padma norbu wrote:
By that I mean that we really have no idea what enlightenment is and have no real verifiable proof of what Buddhahood in fact is. If it's kind of a "magical act" we will through our thoughts and actions by dropping our layers of karmic obscurations, well these obscurations are the only world we know, so whatever is left after they're gone (ie. the deathless state of Buddhahood) is really a leap of faith that it's something good. Buddhism, at times, seems suicidal to me; it's like saying we don't know what it is, but it's got to be better than this... and so, for that reason, we are willing to annihilate our entire existence including the possibility of rebirth and, for renunciates, even this very life itself.
This is exactly why I find having a master that one can really trust and have confidence in is very useful. I know that my master is different from the ordinary and it is on that that I felt that there is hope yet for me to be get out of the "ordinary".
I have every confidence that no master could stop my brain from working the way it does. Namkhai Norbu is great, imo, and I am happy with him. I am analytical by nature and nothing is going to stop me from considering the possibility of being wrong except possibly the development of siddhis with which I routinely see the truth of all things just as sure as I am sitting here now (although I have been known to question whether or not I am really sitting here!). Long ago, I realized, for example, that if some magnificent and seemingly benevolent being appeared before me and by some sort of darshan filled me with confidence and love and knowledge that he was a benevolent deity, unless he replaced my 'self' with something else, he could not stop me from skeptical thoughts like "sure, he seems nice, but is he really Satan? An alien?" Etc. It could be a classic Fireclown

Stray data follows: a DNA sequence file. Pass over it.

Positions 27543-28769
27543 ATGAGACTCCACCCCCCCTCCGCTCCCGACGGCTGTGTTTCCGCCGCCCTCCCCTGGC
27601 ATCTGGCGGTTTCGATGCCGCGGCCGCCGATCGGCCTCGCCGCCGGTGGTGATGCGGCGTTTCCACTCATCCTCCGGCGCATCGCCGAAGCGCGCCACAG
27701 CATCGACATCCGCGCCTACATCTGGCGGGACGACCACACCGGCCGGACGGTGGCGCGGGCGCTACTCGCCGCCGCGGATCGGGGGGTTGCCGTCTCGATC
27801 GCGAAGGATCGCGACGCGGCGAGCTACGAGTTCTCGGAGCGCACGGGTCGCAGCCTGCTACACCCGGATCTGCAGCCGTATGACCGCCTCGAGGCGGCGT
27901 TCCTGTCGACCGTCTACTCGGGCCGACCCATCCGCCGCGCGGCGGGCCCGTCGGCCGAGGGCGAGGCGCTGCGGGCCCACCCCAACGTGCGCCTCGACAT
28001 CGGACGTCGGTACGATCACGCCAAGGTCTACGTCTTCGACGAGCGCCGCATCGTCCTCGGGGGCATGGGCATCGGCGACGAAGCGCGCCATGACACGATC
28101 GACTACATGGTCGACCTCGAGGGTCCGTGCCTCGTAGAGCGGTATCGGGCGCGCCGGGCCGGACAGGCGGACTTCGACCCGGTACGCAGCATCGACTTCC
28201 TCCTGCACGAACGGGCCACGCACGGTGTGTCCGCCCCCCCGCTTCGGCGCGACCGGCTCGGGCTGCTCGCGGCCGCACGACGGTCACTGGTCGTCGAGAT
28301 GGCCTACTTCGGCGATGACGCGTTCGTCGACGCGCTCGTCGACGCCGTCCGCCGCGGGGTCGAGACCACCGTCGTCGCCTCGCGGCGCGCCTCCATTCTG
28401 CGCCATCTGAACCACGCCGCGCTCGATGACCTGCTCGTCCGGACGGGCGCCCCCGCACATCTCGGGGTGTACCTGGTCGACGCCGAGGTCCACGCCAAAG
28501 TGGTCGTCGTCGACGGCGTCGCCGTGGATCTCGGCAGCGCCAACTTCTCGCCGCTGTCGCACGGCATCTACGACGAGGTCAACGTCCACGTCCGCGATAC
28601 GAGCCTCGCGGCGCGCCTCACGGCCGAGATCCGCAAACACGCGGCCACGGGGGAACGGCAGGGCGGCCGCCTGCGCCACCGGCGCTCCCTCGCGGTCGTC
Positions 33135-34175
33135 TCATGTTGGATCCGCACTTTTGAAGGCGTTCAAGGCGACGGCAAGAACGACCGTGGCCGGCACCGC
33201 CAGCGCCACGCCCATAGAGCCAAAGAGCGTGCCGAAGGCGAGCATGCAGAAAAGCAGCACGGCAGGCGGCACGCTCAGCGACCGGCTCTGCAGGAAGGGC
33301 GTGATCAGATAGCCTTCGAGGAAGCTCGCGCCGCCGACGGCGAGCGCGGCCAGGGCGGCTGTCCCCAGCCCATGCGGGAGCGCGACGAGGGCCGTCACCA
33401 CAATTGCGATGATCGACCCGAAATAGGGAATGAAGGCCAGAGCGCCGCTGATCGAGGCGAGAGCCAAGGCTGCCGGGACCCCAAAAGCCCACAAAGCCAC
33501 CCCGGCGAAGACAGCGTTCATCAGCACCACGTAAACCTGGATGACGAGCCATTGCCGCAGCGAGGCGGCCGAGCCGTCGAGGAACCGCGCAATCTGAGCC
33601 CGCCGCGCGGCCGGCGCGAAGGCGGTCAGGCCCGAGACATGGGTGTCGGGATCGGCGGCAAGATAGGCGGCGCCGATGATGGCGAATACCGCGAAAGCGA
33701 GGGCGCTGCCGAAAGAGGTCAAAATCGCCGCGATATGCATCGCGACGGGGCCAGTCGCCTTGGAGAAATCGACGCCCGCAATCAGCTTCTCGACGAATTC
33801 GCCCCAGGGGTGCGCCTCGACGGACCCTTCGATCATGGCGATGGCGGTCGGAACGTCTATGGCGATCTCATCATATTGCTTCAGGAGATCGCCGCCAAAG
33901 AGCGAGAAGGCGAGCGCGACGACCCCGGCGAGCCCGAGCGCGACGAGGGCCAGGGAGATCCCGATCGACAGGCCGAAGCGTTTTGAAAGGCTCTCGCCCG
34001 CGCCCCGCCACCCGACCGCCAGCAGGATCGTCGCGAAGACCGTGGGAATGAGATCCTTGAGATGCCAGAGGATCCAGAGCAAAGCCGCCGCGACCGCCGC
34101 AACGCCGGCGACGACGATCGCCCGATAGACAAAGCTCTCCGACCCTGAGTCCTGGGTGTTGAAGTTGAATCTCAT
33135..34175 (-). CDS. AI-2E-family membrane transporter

I realize all of this sounds very negative, but I don't mean it to be. This is just how I think and I am quite honest about what I think.